The Google-Powered Law Office: Quick Tips for Gmail and Word Processing

by Zachary Willis on June 25, 2012

On June 29, Carole Levitt and Mark Rosch, internationally recognized Internet trainers and authors of five American Bar Association books, will be in the CBA-CLE classroom to show you how super-charging your Google search strategies will assist you in your discovery and trial preparation needs, in addition to locating missing persons and successfully completing transactions.

In anticipation of their presentation, they have provided two quick Google Apps/Docs tips to enhance your email communications and word processing to the next level. Carole and Mark will be discussing these and many more amazing and often untapped Google features and resources on the 29th – click here for registration information or view more options below.

Undo Sending a Gmail Message

At one time or another, just about all of us have inadvertently sent an email message before we’ve actually finished writing it or pressed “Send” on a message that we never actually intended to send. Gmail and Google Apps for Business give users the ability “undo” that mistake.

While not all that new anymore, the ability to recall a message after you’ve clicked the send button, but before it’s actually been sent, is still surprisingly little-known. “Undo Send” lets you set a cancellation period—up to 30 seconds—within which you can pull that message back.

To turn on this feature, click the gear icon in the upper right-hand corner of the Gmail Inbox window and then scroll down, check the “Enable Undo Send” box, and select an amount of time (5, 10, 20, or 30 seconds) in which you can undo sending a message.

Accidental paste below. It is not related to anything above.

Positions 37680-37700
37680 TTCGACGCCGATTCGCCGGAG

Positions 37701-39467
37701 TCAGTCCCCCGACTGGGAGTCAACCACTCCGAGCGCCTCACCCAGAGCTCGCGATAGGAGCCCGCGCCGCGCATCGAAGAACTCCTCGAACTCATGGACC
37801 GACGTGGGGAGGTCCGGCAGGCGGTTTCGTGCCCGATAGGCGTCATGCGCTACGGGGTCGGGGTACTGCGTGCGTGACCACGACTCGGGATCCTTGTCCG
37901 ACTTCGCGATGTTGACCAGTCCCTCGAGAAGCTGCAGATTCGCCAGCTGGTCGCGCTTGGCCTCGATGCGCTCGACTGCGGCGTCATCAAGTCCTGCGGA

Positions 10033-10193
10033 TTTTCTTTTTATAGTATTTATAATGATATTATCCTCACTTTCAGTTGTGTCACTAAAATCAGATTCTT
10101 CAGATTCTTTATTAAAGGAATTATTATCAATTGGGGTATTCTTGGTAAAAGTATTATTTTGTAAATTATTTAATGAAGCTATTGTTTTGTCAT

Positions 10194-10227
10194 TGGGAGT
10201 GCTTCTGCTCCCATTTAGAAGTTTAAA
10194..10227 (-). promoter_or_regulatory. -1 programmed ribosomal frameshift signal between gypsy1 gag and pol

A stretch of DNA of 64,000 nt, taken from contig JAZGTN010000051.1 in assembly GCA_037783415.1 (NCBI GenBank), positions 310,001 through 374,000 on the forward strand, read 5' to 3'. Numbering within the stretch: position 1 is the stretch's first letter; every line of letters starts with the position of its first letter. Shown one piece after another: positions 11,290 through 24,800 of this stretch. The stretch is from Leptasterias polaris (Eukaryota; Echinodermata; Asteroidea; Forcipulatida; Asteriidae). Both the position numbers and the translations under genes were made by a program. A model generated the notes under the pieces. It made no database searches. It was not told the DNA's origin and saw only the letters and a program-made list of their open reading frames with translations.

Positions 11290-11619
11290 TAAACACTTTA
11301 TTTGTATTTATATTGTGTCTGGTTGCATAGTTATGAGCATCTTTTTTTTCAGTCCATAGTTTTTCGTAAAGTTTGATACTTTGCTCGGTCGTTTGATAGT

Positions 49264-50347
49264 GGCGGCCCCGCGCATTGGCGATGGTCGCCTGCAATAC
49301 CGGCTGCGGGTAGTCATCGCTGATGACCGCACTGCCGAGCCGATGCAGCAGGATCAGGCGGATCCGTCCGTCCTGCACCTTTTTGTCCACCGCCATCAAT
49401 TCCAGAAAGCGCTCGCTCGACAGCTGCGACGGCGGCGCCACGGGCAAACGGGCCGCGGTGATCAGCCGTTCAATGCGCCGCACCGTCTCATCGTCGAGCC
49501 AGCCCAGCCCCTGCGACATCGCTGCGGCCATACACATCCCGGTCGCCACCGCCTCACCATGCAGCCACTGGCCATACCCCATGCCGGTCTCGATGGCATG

After you send an email with “Undo Send” enabled, a blue “Undo” link appears at the top of your screen. Clicking the link pulls the message back from being sent and reopens the message in a composition window so you can edit (or delete) it.

Customizable Styles in Google Docs

One of the complaints we hear most about Google Docs is the lack of sophisticated styles, like those found in packaged commercial word processing software. This is one of the areas where Google Docs has made some of its biggest strides. Now, not only can you set styles using a drop-down menu on the Google Docs toolbar, but you can also customize and automatically update existing styles throughout an entire document.

Previously, if you wanted to update all the text assigned the style Heading 1 in your document to look a particular way, you had to change each of them one at a time. Now you can customize all the Headings, Titles, Subtitles, and regular text in your documents using an intuitive “Styles” drop-drown menu or using your mouse buttons. For example, if you want to change all the text assigned the style Heading 1 in your document to be a 10 point Arial bold, you can select one line of type to which you’ve assigned the style Heading 1, change it to 10 point Arial bold, select it, right click, and choose “Update Heading 1 to match selection.” This will change all the text assigned the style Heading 1 already in your document and automatically update the style for any new text you assign the style Heading 1.

Using the “Options” menu in the styles drop-down, you can also save the current document’s styles as your new default set of styles for new documents.

This post originally ran on the CBA-CLE Legal Connection. This CLE presentation will take place on Friday, June 29. Participants may attend live in our classroom or watch the live webcast. If you can’t make the live program or webcast, the program will also be available as a DVD homestudy.

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